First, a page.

When Kunle finished, he was in the NDA and when I left the service and went to London, he just came to visit me and after visiting me, he decided he was not coming back to the military anymore.
There was no pressure I didn’t put on him to change his mind but he would not change. I just take it that maybe providence was responsible.
All my children are all doing very well in different professions. I felt it is my luck not to have a son in the military as I would have loved to and I tried.
People say that Obasanjo doesn’t give people money but he gave you. Apart from being a military colleague, what magic did you play for him to give you money?
Obasanjo is a traditionalist. The money he gave me was not for buying a car or build a house. I asked him for the traditional money to name my child after him and he gave me. It was a symbolic token.
I don’t think it is true that he doesn’t give money because I visited Obasanjo when I came back from England with my boys and when I was leaving, he opened his purse and gave my boys a bundle.
And when I married my second wife, I went to him to introduce her to him and when I was going, he went to his room and gave a bundle of money to my wife. But maybe those who wanted him to give them millions are those saying something like that about Obasanjo.
I didn’t have any cause to go to him to demand such an amount of money. Like a Yorubaman, he performed his role perfectly well on the two occasions I visited him with my family.
If you were asked to describe Obasanjo, how will you do that?
Obasanjo is my senior in all ramifications and by upbringing and profession, juniors don’t write confidential reports about their bosses. But you can say what you perceive about them.
When he marked his 74th birthday, I was there and luckily, I was the only one who was called to come and say something about Obasanjo.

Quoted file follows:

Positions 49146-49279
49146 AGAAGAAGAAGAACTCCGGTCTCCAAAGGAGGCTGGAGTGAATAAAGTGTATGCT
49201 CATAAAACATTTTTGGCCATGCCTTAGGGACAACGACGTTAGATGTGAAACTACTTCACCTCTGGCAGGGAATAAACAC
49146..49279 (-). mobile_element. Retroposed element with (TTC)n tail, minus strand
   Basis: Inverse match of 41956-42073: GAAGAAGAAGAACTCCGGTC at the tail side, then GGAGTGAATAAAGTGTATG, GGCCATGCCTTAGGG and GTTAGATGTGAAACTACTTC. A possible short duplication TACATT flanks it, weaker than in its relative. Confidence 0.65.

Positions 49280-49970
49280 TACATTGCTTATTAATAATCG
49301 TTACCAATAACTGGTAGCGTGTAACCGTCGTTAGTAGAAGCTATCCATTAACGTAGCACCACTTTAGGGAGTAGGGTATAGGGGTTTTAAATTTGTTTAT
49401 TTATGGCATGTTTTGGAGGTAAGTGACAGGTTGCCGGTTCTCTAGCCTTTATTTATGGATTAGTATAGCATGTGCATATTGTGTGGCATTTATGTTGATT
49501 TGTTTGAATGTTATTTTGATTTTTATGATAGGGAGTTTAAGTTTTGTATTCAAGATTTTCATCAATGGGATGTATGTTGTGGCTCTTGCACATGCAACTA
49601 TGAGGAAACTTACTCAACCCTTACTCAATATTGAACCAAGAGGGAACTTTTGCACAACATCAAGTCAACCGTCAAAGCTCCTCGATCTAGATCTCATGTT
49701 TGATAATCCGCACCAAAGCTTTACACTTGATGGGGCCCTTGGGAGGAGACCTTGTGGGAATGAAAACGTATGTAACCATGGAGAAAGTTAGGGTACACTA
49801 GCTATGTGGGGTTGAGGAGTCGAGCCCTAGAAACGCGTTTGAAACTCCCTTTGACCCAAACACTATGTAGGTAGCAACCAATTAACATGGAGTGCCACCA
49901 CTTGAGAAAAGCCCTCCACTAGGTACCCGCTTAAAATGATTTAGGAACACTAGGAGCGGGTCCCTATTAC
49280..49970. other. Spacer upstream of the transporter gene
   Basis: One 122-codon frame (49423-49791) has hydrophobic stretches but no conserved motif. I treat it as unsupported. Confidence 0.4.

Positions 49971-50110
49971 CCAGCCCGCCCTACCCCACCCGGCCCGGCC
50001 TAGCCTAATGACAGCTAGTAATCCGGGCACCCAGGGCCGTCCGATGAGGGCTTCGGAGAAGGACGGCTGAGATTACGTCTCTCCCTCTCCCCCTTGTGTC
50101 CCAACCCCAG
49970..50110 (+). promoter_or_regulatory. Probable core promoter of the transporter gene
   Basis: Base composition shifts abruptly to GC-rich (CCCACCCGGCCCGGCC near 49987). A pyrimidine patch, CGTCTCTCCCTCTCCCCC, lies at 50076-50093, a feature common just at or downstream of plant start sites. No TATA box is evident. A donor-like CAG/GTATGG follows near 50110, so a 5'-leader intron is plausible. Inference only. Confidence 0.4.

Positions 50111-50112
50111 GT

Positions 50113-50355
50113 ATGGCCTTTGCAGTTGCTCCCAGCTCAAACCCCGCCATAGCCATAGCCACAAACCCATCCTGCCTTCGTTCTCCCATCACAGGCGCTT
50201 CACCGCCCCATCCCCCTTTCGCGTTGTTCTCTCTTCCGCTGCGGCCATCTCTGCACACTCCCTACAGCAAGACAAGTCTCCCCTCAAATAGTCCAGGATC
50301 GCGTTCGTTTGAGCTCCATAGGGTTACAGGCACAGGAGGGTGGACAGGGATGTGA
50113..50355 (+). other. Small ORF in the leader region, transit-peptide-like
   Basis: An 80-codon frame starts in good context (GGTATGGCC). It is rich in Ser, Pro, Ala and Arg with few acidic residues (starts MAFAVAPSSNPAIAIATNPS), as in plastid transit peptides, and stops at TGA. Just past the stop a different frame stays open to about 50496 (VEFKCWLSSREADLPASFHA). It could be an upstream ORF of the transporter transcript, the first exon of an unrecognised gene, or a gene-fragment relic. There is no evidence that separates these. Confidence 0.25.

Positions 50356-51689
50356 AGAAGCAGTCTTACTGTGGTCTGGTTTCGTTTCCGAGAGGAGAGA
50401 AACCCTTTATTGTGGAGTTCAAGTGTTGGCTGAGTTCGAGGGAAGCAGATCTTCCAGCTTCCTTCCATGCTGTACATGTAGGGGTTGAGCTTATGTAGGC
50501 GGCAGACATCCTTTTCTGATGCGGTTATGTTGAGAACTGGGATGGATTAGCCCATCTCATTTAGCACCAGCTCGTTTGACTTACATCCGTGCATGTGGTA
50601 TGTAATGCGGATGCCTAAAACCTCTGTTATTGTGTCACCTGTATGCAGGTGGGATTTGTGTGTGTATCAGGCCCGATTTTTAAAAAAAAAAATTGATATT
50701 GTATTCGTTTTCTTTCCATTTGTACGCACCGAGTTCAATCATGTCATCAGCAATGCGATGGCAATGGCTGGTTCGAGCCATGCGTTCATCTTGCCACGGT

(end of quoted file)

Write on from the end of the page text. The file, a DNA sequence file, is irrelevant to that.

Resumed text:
I said he was not only a colossus at 74, but he was also an icon and an elder statesman with tested nationalistic credential.
He is a soldier’s soldier and a general’s general par excellence.
The Yoruba nation would have been occupied by the Biafran forces during the war, but for Obasanjo, the second area commander who gave me orders to move my 11th Battalion from Ibadan to defend the Western Nigeria border at Ofusu Bridge and fight the Ore battle.
We served together at Army HQs, Lagos; I served under him at Ibadan as a lieutenant-colonel and climbed the rungs of the military career to the rank of major-general when he was the C-in-C of the armed forces and head of state.
I know Obasanjo very well; he is a detribalised commander with sound knowledge and penetrating intellect who became the hero of the Nigerian Civil War.
Unfortunately, despite all his achievements, Obasanjo is a misunderstood general and former president.
It is very sad that when he attended my birthday, the only thing that was highlighted was that he collapsed, which was not true.
What then happened?
Obasanjo did not collapse at my birthday. He was the first visitor to arrive in my house and we all went together to the church in a convoy.
There was nothing like collapse: Obasanjo at 74, is of age, no doubt. He probably stood up and went to the toilet when he was pressed or uncomfortable; he had to go to my house because there was no toilet in the church and came back. I wouldn’t know whether he told the governor or Gen. (Adeyinka) Adebayo or (Akin) Aduwo that he was uncomfortable.
He came back and supervised the cutting of the cake but unfortunately the press had gone with their report that he collapsed.
In fact, we went into the reception and he led me into the septuagenarian club. We ate, he sang and made a speech. Somebody who collapsed would not have been able to make a speech.
Nobody bothered about what he said about me concerning the Ore battle or what (Olusegun) Mimiko or Adebayo said about me. Obasanjo didn’t collapse but because he is a newsmaker, the media feasted on his leaving the church, whereas I’m sure some bishops might have eased themselves at the back of the church without anybody raising an eyebrow.
You are the Baba Ijo of a church but you have two wives. Did you become a polygamist by circumstance?
I’m from the royal family and it is rare to see royals in Yorubaland shunning the issue of polygamy. I told you I married very early and my wife had six children for me at the age of 40.
I was still young and instead of me falling into temptation, which Obasanjo warned me against, I decided to take a second wife so that I don’t have to be jumping from one lady to another. Nevertheless, I got married to my second wife with the approval of my first wife.
They lived together for 10 years before my second wife left for England. I will tell you that it is not easy to manage two women, but my father had six and if I have two, I think I have tried.